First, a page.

Following remand, Plaintiff filed an Amended Complaint, again alleging violations of both the First Amendment and the Due Process Clause. (Doc. # 39). Defendants have moved to dismiss the Amended Complaint for failure to state a claim upon which relief may be granted. (Doc. # 41).

         II. Legal Standard

         The Federal Rules of Civil Procedure require that a complaint provide “a short and plain statement of the claim showing that the pleader is entitled to relief.” Fed.R.Civ.P. 8(a)(2). The complaint must include enough facts “to raise a right to relief above the speculative level.” Bell Atl. Corp. v. Twombly, 550 U.S. 544, 555 (2007). Pleadings that contain nothing more than “a formulaic recitation of the elements of a cause of action” do not satisfy Rule 8, and neither do pleadings that are based merely upon “labels and conclusions” or “naked assertion[s]” without supporting factual allegations. Id. at 555, 557. In deciding a Rule 12(b)(6) motion to dismiss, courts view the allegations in the complaint in the light most favorable to the nonmoving party. Watts v. Fla. International Univ., 495 F.3d 1289, 1295 (11th Cir. 2007).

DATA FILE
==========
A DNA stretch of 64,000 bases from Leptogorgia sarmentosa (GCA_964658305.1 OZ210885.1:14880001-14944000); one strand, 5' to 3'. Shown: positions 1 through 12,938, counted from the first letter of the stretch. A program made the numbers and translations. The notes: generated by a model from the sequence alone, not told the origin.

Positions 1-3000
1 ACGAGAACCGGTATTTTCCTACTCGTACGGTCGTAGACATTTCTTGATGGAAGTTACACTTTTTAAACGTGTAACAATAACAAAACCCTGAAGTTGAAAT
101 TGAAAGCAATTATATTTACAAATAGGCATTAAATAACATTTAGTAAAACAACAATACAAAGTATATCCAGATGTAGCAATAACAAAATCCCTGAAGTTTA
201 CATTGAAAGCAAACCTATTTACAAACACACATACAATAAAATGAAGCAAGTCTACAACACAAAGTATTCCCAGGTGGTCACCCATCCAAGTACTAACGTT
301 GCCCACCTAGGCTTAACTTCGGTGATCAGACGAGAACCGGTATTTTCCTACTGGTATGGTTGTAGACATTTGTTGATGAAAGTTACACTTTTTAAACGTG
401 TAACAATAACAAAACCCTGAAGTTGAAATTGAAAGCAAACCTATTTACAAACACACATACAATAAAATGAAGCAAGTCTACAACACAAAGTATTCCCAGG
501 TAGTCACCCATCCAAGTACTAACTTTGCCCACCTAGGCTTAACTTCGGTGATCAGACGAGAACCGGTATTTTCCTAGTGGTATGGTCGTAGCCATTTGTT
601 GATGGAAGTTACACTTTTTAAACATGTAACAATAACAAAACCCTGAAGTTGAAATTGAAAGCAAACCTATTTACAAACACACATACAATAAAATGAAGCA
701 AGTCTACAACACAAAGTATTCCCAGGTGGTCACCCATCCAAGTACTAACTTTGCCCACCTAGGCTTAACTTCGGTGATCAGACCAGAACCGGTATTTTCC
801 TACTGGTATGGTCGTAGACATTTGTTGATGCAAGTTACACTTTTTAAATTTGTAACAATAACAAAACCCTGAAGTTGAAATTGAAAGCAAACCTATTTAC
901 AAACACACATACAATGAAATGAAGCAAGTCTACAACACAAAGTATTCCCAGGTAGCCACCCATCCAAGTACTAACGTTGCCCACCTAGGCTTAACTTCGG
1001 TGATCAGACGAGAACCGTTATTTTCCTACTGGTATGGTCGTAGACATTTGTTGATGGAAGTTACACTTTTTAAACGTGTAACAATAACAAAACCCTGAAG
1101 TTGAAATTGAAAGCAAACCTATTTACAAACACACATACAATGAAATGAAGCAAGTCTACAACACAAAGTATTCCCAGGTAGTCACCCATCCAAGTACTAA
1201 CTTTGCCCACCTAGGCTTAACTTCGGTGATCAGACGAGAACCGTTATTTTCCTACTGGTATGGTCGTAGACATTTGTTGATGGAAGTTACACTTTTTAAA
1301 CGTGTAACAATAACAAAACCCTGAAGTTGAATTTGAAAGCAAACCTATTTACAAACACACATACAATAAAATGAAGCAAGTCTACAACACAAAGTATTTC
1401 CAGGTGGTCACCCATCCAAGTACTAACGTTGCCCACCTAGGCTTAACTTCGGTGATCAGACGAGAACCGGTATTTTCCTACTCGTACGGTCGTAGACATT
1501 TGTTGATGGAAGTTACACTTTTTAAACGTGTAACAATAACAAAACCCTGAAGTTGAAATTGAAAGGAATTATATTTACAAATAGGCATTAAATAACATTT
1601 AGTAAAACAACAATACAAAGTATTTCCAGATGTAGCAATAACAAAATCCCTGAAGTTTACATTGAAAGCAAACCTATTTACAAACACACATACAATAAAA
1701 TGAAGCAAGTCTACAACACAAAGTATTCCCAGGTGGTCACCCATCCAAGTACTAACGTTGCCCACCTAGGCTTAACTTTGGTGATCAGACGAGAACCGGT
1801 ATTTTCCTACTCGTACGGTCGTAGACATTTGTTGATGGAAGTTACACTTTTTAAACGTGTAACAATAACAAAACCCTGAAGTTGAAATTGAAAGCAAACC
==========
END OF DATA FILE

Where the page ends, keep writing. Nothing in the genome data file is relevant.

In considering a motion to dismiss, a court should “1) eliminate any allegations in the complaint that are merely legal conclusions; and 2) where there are well-pleaded factual allegations, ‘assume their veracity and then determine whether they plausibly give rise to an entitlement to relief.'” Kivisto v. Miller, Canfield, Paddock & Stone, PLC, 413 Fed.Appx. 136, 138 (11th Cir. 2011) (quoting Am. Dental Assn. v. Cigna Corp., 605 F.3d 1283, 1290 (11th Cir. 2010)). That task is context specific, and to survive the motion, the allegations must permit the court, based on its “judicial experience and common sense . . . to infer more than the mere possibility of misconduct.” Iqbal, 556 U.S. at 679. If the court determines that well-pleaded facts, accepted as true, do not state a claim that is plausible, the claims must be dismissed. Twombly, 550 U.S. at 570.

         III. Analysis

         Plaintiff has adequately alleged a violation of the First Amendment and the Due Process Clause in his Amended Complaint. Defendants' ...